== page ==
Fresh touches for an old stalwart

Fresh touches for an old stalwart

Smart alloys and a revised face for the latest Trailblazer



FOR  every ten customers that visit a Toyota dealer and drive out in a Fortuner, just one customer drives out of a GM dealer in a Trailblazer. There’s another foe in the equation called the Ford Everest which completes a similarly-priced and similarly equipped triumvirate but this model too is left in the shade,  sales-wise, by the Japanese contender.

So, as far as the Chev is concerned, is the relatively low off-take a true reflection of its abilities compared with the Toyota? Having driven two versions of the latter recently, I have to answer the question with an emphatic “NO.”

Both vehicles belong in what I think is a particularly South African 7-seat SUV category which I’ll describe as relatively unsophisticated for the simple reason that it is bakkie-derived. The major benefit, I guess, is that costs are reasonably contained but this containment comes at the expense of pure driving dynamics which are somewhat flawed in this class of vehicle, full stop.

The Trailblazer has been around for some four years although it only seems like two since I went to the Eastern Cape to sample it, and it’s recently undergone a facelift which runs deeper than a casual glance might indicate.

Aside from being offered in five different specs, the ‘Blazer has been cosmetically tweaked inside and out with the latter encompassing a new face and daytime running lights while some mechanical elements have also been enhanced, but more of that in a moment.

In its guise as a 7-seater, the Trailblazer is quite a hunk and is not the best vehicle to try and squeeze into typically tight urban parking lots, even allowing for the provision of rear parking aids. Instead, it’s much better suited to carrying up to seven occupants out on the open road. If some of those occupants can be ditched and the seats folded, the load area increases from a sparse 205l to 1230l to 1830l with just two on-board.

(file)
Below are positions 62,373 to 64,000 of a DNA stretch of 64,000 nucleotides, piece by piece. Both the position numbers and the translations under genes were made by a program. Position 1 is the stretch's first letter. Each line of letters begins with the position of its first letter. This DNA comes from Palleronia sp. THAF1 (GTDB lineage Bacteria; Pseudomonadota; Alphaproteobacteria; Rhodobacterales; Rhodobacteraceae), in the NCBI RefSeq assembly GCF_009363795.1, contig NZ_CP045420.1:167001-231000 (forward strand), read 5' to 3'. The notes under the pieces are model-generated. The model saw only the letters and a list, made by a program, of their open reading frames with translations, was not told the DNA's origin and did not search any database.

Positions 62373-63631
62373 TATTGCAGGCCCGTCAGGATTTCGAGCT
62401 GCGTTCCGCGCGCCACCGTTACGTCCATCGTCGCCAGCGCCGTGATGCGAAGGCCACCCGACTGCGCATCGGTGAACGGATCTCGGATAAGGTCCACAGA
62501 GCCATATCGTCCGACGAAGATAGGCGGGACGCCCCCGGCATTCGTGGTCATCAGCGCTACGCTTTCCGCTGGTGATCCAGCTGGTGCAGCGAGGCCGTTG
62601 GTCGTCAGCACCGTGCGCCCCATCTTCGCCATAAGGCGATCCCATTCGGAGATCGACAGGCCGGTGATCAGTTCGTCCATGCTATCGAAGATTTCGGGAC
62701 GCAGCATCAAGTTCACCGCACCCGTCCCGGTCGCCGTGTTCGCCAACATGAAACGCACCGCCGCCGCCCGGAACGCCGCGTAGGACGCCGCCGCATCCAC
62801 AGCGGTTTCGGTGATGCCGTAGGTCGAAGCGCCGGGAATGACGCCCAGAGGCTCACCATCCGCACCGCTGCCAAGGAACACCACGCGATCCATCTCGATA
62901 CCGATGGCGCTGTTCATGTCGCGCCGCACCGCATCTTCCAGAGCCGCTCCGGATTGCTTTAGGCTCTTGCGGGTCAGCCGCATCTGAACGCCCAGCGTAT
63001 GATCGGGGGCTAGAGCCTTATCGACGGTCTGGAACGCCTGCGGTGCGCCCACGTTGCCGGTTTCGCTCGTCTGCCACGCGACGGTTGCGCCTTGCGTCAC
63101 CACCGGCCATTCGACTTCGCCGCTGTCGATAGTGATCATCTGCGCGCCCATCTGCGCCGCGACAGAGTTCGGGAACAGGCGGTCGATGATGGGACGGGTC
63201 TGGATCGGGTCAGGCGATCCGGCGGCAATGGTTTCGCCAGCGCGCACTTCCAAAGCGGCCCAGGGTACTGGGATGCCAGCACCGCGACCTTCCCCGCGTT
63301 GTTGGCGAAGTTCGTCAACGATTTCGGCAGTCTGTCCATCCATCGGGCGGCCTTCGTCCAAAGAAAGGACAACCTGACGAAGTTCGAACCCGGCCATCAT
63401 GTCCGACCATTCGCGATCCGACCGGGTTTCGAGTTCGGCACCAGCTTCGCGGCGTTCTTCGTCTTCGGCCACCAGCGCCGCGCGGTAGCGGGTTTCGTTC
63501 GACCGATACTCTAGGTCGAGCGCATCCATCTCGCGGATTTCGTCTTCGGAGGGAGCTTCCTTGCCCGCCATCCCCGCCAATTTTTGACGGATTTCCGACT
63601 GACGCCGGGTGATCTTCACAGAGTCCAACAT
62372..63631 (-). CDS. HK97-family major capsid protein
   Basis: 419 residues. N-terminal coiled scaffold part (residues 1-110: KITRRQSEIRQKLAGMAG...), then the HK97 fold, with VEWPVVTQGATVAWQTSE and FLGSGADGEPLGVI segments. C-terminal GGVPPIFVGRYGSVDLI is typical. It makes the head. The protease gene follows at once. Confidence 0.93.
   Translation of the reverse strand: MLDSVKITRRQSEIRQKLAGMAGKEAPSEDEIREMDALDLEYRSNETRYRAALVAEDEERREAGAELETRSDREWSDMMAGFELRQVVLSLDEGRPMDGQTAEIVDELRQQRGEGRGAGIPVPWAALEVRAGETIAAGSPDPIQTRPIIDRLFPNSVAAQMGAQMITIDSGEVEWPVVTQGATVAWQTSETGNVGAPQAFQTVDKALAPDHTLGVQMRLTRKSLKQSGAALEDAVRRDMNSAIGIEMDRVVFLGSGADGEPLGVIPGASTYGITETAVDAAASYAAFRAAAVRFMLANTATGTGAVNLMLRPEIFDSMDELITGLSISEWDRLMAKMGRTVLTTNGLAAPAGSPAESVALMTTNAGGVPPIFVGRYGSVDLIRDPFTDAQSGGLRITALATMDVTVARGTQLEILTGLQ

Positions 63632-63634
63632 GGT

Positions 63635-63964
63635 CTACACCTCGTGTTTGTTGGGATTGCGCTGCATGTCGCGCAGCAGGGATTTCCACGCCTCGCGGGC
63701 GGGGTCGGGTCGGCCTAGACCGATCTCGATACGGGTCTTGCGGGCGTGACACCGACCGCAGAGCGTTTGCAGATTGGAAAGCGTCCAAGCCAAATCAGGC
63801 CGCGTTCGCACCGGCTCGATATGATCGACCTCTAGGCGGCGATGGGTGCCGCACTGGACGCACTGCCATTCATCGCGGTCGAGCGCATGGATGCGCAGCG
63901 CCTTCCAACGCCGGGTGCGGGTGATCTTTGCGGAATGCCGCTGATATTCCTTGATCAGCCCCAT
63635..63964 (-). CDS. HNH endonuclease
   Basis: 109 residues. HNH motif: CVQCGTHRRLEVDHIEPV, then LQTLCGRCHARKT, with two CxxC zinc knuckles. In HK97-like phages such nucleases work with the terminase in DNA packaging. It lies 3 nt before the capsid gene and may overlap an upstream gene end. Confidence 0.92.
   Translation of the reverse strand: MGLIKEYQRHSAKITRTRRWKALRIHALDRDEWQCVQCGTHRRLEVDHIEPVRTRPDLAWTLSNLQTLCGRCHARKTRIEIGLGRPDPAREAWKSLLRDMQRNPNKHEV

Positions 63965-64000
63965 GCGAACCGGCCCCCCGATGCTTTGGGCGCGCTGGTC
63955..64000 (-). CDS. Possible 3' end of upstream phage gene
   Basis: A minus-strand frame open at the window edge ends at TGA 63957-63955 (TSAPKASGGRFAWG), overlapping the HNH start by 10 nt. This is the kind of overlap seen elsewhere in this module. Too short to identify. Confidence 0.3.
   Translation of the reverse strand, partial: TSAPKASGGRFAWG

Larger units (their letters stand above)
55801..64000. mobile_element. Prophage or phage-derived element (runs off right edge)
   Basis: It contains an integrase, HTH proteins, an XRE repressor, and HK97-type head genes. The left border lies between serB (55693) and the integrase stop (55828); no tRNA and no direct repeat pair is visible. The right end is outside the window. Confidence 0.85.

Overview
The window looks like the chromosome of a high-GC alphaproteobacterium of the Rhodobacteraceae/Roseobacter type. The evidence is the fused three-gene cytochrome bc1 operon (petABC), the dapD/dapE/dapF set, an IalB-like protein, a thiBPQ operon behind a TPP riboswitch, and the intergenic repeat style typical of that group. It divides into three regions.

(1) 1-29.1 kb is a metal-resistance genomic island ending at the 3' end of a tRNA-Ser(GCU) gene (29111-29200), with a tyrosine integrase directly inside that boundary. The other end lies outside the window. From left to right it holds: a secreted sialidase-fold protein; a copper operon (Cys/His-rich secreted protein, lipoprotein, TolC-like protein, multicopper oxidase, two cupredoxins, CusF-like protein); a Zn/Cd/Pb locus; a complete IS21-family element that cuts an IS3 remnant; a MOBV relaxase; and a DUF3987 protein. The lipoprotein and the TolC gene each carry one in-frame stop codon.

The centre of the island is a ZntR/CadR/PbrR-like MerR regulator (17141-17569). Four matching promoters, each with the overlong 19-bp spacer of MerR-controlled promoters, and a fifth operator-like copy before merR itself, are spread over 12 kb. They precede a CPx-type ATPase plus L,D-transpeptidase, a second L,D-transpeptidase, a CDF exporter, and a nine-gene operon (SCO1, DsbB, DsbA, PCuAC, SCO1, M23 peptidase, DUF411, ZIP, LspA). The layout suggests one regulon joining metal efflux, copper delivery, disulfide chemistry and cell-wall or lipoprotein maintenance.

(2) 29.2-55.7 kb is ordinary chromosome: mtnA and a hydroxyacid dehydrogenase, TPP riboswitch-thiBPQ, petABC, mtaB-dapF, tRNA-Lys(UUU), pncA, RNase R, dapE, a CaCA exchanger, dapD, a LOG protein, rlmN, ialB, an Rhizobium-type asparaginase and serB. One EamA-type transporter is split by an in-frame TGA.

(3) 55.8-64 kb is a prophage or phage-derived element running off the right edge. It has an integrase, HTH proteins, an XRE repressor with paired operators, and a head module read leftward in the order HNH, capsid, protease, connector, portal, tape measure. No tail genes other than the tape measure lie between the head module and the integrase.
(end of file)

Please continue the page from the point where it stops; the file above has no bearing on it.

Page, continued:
Luggage area is only mildly compromised when third row of seats is folded down as shown here.

Let it be said loud and clear that the Chev arrangement for the third row of seats is streets better than the after-thought, side-folding, vison-obstructing devices on the Fortuner. In the GM vehicle, the seats fold easily into the floor and leave a nicely-carpeted flat area which loses just a little in height but makes up for that in area. The second row of seats, with a 60:40 split, also tumbles at the pull of a lever to reveal acres of space.

It’s all very convenient and practical but GM has tried to add a bit more ambience by including charcoal-grey leather-clad pews. The front seats are large and accommodating and include electric adjustment for the driver, but I do think they’re a little unyielding and shapeless even if they do offer decent under-thigh support.  The second row will accommodate three abreast or two with an armrest, while row three is really for youngsters.

I have nothing but praise for the absolutely excellent tailoring of the seat covers which feature shapely panelling and double-row stitching. They certainly pass the aesthetics test with something to spare.

Most obvious inside is a newly-wrought dashboard which seeks to rid the ‘Blazer of its bakkie origins. The vertical surface of the dash on the passenger’s side features a pleasing soft-touch insert but almost everywhere else, you’ll find relatively hard cladding that’s been disguised to a degree by grained surfacing.

While the overall ambience could be described as pleasant, closer observation reveals cost-cutting at play, albeit that there is absolutely no problem with fit and general sturdiness. How you judge the presentation is entirely based on the level of your expectations but my view is that it’s a tad more utilitarian than I would expect, especially in terms of tactility.

Full marks though for the excellent 7-inch touch screen display which incorporates sat nav, infotainment and phone details, the latter activated by Bluetooth aided and abetted by USB connectivity. The sat nav is easy to operate and earns full marks for the ease with which destination searches can be finalised.